Intoxicants and the Invention of "Consumption"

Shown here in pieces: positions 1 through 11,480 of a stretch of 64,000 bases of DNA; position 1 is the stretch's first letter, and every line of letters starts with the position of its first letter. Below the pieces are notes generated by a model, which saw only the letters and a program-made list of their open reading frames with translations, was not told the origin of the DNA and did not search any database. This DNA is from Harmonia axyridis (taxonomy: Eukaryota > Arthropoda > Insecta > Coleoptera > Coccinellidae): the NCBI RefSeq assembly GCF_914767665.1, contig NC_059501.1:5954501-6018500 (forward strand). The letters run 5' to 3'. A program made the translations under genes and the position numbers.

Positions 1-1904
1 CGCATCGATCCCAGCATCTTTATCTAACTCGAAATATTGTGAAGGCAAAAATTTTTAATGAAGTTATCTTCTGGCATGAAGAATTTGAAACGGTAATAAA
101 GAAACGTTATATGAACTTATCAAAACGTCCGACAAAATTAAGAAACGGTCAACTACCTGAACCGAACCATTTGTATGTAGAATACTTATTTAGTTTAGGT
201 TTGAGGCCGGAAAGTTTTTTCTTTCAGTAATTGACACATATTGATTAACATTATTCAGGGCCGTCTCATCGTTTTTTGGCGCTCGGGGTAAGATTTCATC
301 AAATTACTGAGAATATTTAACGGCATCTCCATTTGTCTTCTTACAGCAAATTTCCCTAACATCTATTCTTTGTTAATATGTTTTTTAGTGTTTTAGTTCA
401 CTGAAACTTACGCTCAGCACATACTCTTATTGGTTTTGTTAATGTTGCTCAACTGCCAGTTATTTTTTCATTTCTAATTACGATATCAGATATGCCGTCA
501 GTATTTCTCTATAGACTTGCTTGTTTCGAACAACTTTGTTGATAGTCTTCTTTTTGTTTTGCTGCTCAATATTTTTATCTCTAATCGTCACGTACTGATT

In 1600 the word consumption was a term of medical pathology describing the "wasting, petrification of things." By 1700 it was also a term of economic practice: "In commodities, the value rises as its quantity is less and vent greater, which depends upon it being preferred in its consumption." This talk examines how a term of medical pathology became a normative economic descriptor. It also considers the concerns and issues that informed this semantics and why, in particular, "intoxicants" like alcohols and tobaccos figured so prominently in its appropriation by early mercantilist writers.
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